Scaling Is Not a Sprint; It Is a Marathon
No noticeable gains for end users were made due to the Merge; for example, Ethereum's network fees and speed are unaltered. However, future updates will fix it, starting with Shanghai.
According to many experts and Blockchain Analysts, "The Ethereum Shanghai upgrade will be the next crucial update after the Merge, adding a withdrawal feature for staked ETH since stakes currently cannot withdraw rewards and funds from their validator balance. In addition, the Shanghai upgrade, which is now in the planning phase, will involve changes in the blockchain's EVM functionalities.
Even after the Merge, according to Vitalik Buterin's prediction from back in July, Ethereum will still only be roughly 55% complete. Therefore, the so-called "Surge" will be the next significant upgrade to improve the network's scalability, speed, and capacity by adding Sharding and layer-2 rollups, looking to additional critical development milestones in Ethereum's roadmap.
What is Sharding?
Ethereum has long been dogged by the idea of Sharding, which allows a blockchain to process transactions in parallel for increased performance. However, most scaling enhancements have been developed on blockchains close to Ethereum, such as PolygonMATIC 0.0% and Arbitrum.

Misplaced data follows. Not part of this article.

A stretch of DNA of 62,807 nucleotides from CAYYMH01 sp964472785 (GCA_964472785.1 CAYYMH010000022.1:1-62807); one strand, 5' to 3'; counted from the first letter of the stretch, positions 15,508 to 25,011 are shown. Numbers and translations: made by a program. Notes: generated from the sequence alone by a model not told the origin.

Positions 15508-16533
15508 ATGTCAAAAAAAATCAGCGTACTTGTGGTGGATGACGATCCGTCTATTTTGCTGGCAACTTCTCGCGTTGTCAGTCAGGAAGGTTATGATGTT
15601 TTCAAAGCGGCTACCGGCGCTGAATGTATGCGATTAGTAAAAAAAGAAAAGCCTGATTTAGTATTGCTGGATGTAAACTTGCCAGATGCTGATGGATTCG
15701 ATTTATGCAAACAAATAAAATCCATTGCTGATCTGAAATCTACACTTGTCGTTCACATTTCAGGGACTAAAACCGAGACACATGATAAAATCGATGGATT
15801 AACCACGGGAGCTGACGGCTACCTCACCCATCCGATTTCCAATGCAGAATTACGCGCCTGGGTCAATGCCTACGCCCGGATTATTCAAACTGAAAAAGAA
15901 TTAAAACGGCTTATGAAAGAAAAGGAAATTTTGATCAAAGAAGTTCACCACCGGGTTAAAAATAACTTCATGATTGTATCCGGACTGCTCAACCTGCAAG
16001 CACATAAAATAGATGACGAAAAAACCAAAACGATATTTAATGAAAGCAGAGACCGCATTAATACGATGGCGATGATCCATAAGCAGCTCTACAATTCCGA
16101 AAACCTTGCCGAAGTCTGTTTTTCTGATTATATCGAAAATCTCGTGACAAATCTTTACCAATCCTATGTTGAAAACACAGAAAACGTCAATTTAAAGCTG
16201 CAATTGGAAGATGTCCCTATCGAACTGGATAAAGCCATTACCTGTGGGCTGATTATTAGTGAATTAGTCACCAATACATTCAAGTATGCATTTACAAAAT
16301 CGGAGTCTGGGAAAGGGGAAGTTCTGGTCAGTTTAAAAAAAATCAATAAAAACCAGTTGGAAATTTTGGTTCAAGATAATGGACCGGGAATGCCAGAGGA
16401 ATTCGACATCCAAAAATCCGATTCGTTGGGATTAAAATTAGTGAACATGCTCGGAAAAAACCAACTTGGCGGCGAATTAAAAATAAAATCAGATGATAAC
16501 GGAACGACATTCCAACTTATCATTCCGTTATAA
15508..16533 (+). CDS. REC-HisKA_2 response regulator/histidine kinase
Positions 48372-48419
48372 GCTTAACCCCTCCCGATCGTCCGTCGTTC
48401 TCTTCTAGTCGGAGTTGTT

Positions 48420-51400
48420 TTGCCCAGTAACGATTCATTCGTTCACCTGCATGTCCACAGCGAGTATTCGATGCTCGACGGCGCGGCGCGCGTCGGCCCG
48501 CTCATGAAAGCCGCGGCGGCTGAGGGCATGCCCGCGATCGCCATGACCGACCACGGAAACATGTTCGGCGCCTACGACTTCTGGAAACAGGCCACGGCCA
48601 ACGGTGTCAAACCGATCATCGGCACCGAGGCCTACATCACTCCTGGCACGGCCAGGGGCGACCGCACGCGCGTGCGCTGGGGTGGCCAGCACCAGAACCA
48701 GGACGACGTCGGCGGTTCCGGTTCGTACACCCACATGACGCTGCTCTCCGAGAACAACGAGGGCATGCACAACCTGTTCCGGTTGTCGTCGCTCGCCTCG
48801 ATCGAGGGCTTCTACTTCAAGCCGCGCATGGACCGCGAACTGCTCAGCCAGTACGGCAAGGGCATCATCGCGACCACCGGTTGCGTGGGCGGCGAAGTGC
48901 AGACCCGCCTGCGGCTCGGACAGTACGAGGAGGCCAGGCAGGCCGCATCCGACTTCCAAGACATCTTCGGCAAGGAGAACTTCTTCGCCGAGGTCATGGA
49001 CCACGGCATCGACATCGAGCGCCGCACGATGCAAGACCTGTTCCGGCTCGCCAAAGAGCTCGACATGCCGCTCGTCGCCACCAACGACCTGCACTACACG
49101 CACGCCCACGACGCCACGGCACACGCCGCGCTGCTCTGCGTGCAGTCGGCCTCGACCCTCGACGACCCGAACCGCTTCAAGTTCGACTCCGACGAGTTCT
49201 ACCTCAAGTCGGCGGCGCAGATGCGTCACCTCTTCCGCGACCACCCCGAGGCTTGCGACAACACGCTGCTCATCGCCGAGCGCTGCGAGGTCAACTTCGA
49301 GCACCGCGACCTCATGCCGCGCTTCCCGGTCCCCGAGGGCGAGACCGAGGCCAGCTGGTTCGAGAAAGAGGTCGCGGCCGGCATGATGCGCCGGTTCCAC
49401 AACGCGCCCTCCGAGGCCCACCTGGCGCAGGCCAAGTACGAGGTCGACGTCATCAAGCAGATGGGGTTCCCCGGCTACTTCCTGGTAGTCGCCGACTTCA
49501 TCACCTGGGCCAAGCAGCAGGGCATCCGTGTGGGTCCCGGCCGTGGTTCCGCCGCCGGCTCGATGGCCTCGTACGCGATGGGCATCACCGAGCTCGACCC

According to AllianceBlock's Matthijs de Vries, "Sharding will increase the Ethereum chain's scalability and efficiency, which will speed up transactions, lower gas costs, and better prepare the network to handle new use cases. And this is great because Ethereum saw many developers switch to other chains. As a result, sharding may ensure ETH's long-term viability and, more importantly, encourage developers to return to the original EVM chain.
Ethereum's inviolability cannot be compromised since it serves as the primary channel for the sector's billions of dollars worth of financial transactions. However, due to the havoc that a significant defect would bring to the de facto smart contract chain of the globe, changes must be carefully planned. Nevertheless, despite empirically taking longer than anticipated, Ethereum's Shanghai upgrade is hoped to be implemented over the next 12 months.
According to Valmont, the Merge upgrade was as tricky as swapping passengers between two planes during a flight. But, "I feel the most challenging aspect is already behind us," he adds. I think the delays leading up to the Merge were evidence of the work done to guarantee maximum network stability and no downtime during the Merge, and the results were successful.